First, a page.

One by one major sports leagues around the world cancelled events as the coronavirus pandemic took hold. Competitions, athletes and the industries dependent on them have been in limbo -- so too have supporters.
Adelaide local Shane Robinson was trawling through sports sites searching for a game to watch. Football, tennis, darts, chess, it didn’t matter. Having just lost his job in the fall out of the pandemic, he was after an escape.
That’s when he found the “Slutsks.”
In the furthest corner of Europe on the Russian border, Belarus has continued its football league to become one of the few sports competitions in the world. Shane and his mates tuned in and watched the match, foreign language commentary and all.
“The first game that night happened to be the Slutsks game.”
It was a nail biting game, with “a whole heap of” penalties. The Slutsks won.
“That’s what got us hooked.”
With such a funny name, Shane and his friends thought it was a great opportunity to make a Facebook group to share memes and commentary on the team. Quickly, more people from Adelaide joined, then South Australia, wider Australia, New Zealand, the US and more.
“That was just in the first two days,” he said.
“Now we have over 4,000 members from all over the world.”
The page is now a constant stream of messages, memes and commentary from members around the world. What’s remarkable is that several of the players themselves are part of the group, responding to fan mail.
“I spend most evenings answering messages,” explains Slutsks striker Artem Serdyuk, who has a particularly strong fanbase on the page.
“It might be because of the name, it might not be, but [at least] they are supporting us.
“It’s nice to get support from people around the world, not just Belarus.”
Artem is so grateful for the support he called Shane himself to express his thanks.
Shane said a phone call from a Belarusian soccer player was something he wouldn’t have imagined happening in his “wildest dreams.”
“It’s crazy to think that would ever happen.”
The news of the Slutsk’s rise to fame has spread across Belarus. Supporters are amused that their team has attracted fans, in large part, because of the name.
“It sounds like [sluts] which means an easygoing woman or as president Putin puts it ‘a woman with a low social status’. If you put it nicely,” one Belarusian supporter said.
“It started as a joke, but then it grew into a big thing.”
Another local Oleg Strizhkin is thrilled about the global fame.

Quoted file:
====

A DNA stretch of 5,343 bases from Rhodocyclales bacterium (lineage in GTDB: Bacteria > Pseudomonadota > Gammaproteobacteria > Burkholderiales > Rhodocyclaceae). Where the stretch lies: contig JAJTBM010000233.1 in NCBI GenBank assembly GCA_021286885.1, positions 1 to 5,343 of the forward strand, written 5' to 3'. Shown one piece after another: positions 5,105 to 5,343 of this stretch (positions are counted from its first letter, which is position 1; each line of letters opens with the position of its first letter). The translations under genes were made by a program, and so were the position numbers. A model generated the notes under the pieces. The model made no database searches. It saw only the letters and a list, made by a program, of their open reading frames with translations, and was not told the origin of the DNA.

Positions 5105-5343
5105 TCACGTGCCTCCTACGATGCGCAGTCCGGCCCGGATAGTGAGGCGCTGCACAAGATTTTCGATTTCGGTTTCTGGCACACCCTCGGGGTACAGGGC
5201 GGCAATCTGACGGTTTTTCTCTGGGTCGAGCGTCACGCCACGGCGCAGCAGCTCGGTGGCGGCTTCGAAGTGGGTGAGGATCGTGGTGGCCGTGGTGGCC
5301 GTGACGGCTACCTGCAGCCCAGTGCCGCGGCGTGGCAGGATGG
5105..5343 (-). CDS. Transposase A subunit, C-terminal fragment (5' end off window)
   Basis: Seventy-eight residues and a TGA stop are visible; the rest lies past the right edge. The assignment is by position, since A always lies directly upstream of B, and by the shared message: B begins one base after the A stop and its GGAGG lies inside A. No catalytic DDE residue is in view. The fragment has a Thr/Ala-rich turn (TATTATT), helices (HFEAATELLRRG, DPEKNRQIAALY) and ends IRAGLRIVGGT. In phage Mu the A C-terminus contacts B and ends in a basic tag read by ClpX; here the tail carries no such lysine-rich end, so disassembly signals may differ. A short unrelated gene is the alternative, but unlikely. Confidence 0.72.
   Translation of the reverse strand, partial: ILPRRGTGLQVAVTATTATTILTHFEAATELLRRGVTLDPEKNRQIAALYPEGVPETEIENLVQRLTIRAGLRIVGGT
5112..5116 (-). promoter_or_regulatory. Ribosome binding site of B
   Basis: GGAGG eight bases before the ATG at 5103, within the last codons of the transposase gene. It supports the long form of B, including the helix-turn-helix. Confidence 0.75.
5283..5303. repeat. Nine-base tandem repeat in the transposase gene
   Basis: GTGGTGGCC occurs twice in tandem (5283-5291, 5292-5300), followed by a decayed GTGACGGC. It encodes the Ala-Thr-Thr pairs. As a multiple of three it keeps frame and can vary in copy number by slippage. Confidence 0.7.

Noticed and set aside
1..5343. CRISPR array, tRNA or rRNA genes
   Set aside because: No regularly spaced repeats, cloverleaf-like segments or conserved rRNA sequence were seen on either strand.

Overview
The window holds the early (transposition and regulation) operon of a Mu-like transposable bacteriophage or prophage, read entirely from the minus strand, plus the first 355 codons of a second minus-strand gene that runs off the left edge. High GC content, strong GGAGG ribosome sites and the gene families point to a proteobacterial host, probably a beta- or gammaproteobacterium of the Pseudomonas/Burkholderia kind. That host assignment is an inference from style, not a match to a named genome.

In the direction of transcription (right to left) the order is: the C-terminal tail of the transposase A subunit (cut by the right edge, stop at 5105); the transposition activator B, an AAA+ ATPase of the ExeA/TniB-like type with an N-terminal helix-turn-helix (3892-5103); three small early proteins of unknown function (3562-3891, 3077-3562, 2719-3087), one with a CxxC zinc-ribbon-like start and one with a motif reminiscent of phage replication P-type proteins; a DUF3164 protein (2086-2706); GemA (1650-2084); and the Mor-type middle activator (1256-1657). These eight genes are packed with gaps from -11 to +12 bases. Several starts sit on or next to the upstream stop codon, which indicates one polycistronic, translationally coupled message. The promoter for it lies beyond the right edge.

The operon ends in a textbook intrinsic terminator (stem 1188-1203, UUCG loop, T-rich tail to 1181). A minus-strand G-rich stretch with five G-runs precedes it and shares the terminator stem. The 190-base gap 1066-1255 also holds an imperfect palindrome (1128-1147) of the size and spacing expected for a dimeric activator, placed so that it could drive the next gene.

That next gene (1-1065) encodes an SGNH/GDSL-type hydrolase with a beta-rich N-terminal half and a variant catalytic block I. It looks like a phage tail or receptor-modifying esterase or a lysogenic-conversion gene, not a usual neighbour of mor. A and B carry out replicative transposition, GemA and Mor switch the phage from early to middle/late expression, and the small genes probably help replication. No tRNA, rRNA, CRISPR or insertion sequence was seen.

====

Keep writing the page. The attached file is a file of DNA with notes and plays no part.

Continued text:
“We could always do with some support and we are very happy that such a club from a small Belarusian town became famous all over the world, although due to such a disaster as pandemic,” local fan Oleg said.
What began as a joke about the provocative name of a soccer team has grown to become a global community of fans surviving the restrictions and isolation during the coronavirus pandemic.
“A lot of people use sport, not only football, as an escape. That has been taken away from a lot of people and it has really impacted people from all over the world,” Shane said.
“I think to have something like this to have to get your mind off things, something to look forward to to the weekend, and really with their mental health.
“I’m a lot happier than I otherwise would have been.”
The Slutsk’s rise to fame is a double edge sword. As sports fans relish one of the last remaining leagues, the World Health Organisation is imploring the country to enforce social distancing and ban mass gatherings, such as sports.
With a population of just over nine million, Belarus’ leaders have refused to enforce social distancing. The country’s President Alexander Lukashenko has adopted a “business as usual” approach and has been reported describing the pandemic as a “psychosis” that is needlessly being allowed to wreck the economy.
According to figures by John Hopkins University, the country has recorded more than 8000 cases of the virus, with more than 60 deaths.
The Belarusian Football Federation has decided not to cancel the new season of the tournament amid the COVID-19 coronavirus pandemic. The league continues and global fans watch on.
When asked if he was worried, Slutsks striker Artem Serdyuk said “of course” but believes the situation is much worse in Russia.
Meanwhile, supporters across the globe continue to watch games and contribute to their new global community. In Belarus, locals enjoy the fame but time will tell if their president will continue his lax approach to the pandemic, allowing the league to continue.